E. Arm's-Length Test

The Department may calculate normal value based on a sale to an affiliated party only if it is satisfied that the price to the affiliated party is comparable to the price at which sales are made to parties not affiliated with the exporter or producer, i.e., sales at arm's-length prices. See 19 CFR 351.403(c). For affiliated-party sales, we excluded from our analysis sales to affiliated customers for consumption in the comparison market that we determined not to have been made at arm's-length prices. To test whether these sales were made at arm's-length prices, the Department compared the prices of sales of comparable merchandise to affiliated and unaffiliated customers, net of all rebates, movement charges, direct selling expenses, and packing. Pursuant to 19 CFR 351.403(c) and in accordance with our practice, when the prices charged to an affiliated party were, on average, between 98 and 102 percent of the prices charged to unaffiliated parties for merchandise comparable to that sold to the affiliated party, we determined that the sales to the affiliated party were at arm's-length prices. See Antidumping Proceedings: Affiliated Party Sales in the Ordinary Course of Trade, 67 FR 69186 (November 15, 2002) (explaining the Department's practice). We included in our calculations of normal value those sales to affiliated parties that were made at arm's-length prices.

F. Price-to-Price Comparisons

We based normal value on comparison-market sales to unaffiliated purchasers and sales to affiliated customers that passed the arm's-length test. DSM's comparison-market prices were based on the packed, ex-factory, or delivered prices. When applicable, we made adjustments for differences in packing and for movement expenses in accordance with sections 773(a)(6)(A) and (B) of the Act. We also made adjustments for differences in cost attributable to differences in physical characteristics of the merchandise pursuant to section 773(a)(6)(C)(ii) of the Act and 19 CFR 351.411 and for differences in circumstances of sale in accordance with section 773(a)(6)(C)(iii) of the Act and 19 CFR 351.410. For comparisons to CEP, we made circumstance-of-sale adjustments by deducting comparison-market direct selling expenses from normal value.

Level of Trade

To the extent practicable, we determine normal value for sales at the same level of trade as CEP sales. See section 773(a)(1)(B)(i) of the Act and 19 CFR 351.412. When there are no sales at the same level of trade, we compare CEP sales to comparison-market sales at a different level of trade. The normal-value level of trade is that of the starting-price sales in the comparison market.

To determine whether comparison-market sales are at a different level of trade than DSM's U.S. sales in this review, we examined stages in the marketing process and selling functions along the chain of distribution between the producer and the unaffiliated customer. Based on our analysis, we have preliminarily determined that there is one level of trade in the United States and one level of trade in the home market and that the U.S. level of trade is at a less advanced stage than the home-market level of trade. Therefore, we have compared U.S. sales to home-market sales at different levels of trade.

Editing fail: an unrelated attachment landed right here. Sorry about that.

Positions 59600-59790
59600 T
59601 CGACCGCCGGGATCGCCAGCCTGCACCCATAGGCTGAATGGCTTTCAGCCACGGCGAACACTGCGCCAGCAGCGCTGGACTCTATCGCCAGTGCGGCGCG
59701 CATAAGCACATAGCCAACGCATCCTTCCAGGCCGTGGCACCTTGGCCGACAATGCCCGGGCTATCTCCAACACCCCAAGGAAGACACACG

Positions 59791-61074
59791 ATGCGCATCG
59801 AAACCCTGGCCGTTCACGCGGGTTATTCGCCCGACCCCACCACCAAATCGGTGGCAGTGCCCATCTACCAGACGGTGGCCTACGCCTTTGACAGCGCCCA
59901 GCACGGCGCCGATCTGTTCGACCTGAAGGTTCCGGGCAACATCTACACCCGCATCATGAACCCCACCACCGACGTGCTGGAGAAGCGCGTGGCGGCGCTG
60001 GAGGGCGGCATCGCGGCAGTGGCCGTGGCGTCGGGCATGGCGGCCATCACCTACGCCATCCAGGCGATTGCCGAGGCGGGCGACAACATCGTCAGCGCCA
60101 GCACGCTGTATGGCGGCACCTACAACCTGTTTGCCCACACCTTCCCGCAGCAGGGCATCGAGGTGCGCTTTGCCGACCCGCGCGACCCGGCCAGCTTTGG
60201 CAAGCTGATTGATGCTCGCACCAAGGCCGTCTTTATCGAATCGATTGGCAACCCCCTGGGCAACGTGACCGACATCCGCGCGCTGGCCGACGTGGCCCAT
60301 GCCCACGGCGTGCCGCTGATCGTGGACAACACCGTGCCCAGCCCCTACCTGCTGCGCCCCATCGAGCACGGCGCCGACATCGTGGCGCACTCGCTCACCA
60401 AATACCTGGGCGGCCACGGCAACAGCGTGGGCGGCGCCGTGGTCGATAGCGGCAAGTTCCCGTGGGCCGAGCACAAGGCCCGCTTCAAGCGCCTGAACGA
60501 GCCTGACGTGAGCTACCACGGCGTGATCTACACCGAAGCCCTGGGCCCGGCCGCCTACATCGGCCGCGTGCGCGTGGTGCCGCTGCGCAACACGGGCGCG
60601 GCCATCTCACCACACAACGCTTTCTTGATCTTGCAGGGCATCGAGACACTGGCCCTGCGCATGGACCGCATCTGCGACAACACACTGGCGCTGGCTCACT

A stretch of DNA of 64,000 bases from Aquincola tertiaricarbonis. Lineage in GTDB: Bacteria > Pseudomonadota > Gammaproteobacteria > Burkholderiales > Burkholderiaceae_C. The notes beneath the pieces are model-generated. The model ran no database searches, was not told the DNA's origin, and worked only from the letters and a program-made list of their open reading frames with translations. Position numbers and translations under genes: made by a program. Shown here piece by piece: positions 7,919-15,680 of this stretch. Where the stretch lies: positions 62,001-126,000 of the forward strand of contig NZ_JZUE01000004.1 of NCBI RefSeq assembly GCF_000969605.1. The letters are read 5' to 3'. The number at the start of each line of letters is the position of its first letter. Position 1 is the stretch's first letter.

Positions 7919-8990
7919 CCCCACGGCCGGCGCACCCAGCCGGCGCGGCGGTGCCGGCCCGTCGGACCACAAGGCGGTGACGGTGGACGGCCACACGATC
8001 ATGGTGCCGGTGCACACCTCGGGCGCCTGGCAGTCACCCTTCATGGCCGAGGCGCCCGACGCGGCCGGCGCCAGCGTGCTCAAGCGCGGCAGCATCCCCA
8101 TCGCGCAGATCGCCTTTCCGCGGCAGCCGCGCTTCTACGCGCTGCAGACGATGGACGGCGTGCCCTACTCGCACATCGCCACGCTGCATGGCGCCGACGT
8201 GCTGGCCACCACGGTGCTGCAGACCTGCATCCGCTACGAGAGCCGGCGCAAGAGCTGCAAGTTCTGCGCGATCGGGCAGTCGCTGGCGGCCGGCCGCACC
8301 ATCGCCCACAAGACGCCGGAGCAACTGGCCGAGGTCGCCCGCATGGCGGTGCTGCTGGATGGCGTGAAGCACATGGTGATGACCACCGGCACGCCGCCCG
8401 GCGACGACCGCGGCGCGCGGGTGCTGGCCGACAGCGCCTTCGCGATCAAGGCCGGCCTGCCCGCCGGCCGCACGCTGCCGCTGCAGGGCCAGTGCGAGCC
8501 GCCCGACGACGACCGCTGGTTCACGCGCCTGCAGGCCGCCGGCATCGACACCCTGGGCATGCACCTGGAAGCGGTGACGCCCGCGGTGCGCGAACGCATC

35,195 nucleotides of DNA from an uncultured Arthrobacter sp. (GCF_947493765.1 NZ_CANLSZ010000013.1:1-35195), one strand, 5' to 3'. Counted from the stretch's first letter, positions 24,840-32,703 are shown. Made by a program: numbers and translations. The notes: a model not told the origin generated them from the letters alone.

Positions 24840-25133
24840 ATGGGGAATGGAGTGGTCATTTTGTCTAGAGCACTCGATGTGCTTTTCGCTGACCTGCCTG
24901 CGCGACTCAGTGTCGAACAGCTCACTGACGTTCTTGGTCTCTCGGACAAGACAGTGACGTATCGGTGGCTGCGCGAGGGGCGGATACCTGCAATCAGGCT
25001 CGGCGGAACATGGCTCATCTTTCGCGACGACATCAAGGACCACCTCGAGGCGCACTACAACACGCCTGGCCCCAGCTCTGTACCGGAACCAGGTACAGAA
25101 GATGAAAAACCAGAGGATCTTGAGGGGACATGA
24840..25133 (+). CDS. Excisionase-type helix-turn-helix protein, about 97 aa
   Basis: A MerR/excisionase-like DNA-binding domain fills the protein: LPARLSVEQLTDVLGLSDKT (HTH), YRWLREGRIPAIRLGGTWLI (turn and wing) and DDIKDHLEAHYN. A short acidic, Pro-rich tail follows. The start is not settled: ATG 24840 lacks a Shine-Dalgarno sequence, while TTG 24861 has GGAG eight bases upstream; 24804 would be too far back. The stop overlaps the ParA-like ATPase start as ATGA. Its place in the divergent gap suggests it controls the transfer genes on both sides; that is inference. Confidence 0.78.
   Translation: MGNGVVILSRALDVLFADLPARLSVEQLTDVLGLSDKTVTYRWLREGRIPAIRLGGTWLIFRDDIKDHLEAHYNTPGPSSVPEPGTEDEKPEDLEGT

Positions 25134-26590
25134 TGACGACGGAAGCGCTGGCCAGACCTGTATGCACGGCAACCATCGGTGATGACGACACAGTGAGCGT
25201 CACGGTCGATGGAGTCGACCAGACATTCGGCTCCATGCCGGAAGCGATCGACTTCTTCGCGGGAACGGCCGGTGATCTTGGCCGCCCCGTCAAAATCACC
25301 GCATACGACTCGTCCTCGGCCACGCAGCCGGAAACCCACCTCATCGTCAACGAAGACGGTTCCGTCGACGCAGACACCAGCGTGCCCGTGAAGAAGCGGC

Because there is only one level of trade in the home market, we were unable to calculate a level-of-trade adjustment based on DSM's home-market sales of the foreign like product and we have no other information that provides an appropriate basis for determining a level-of-trade adjustment. For DSM's CEP sales, to the extent possible, we determined normal value at the same level of trade as the U.S. sale to the unaffiliated customer and made a CEP-offset adjustment in accordance with section 773(a)(7)(B) of the Act. The CEP-offset adjustment to normal value is subject to the so-called offset cap, which is calculated as the sum of home-market indirect selling expenses up to the amount of U.S. indirect selling expenses deducted from CEP.

For a detailed description of our level-of-trade analysis for DSM in these preliminary results, see Preliminary Analysis Memorandum for Dongkuk Steel Mill Company, Ltd., dated December 12, 2008.

Currency Conversion

Pursuant to 19 CFR 351.415, we converted amounts expressed in foreign currencies into U.S. dollar amounts based on the exchange rates in effect on the dates of the relevant U.S. sales, as certified by the Federal Reserve Bank.

Preliminary Results of Review

As a result of this review, we preliminarily determine that the following weighted-average dumping margin exists for the period February 1, 2007, through January 31, 2008:

Manufacturer/ExporterMargin (percent)
Dongkuk Steel Mill Co., Ltd.9.27

Disclosure and Public Comment

We will disclose the calculations used in our analysis to parties in this review within five days of the date of publication of this notice. Any interested party may request a hearing within 30 days of the publication of this notice in the Federal Register. If a hearing is requested, the Department will notify interested parties of the hearing schedule.

Interested parties are invited to comment on the preliminary results of this review. The Department will consider case briefs filed by interested parties within 30 days after the date of publication of this notice in the Federal Register. Interested parties may file rebuttal briefs, limited to issues raised in the case briefs. The Department will consider rebuttal briefs filed not later than five days after the time limit for filing case briefs. Parties who submit arguments are requested to submit with each argument a statement of the issue, a brief summary of the argument, and a table of authorities cited. Further, we request that parties submitting written comments provide the Department with a diskette containing an electronic copy of the public version of such comments.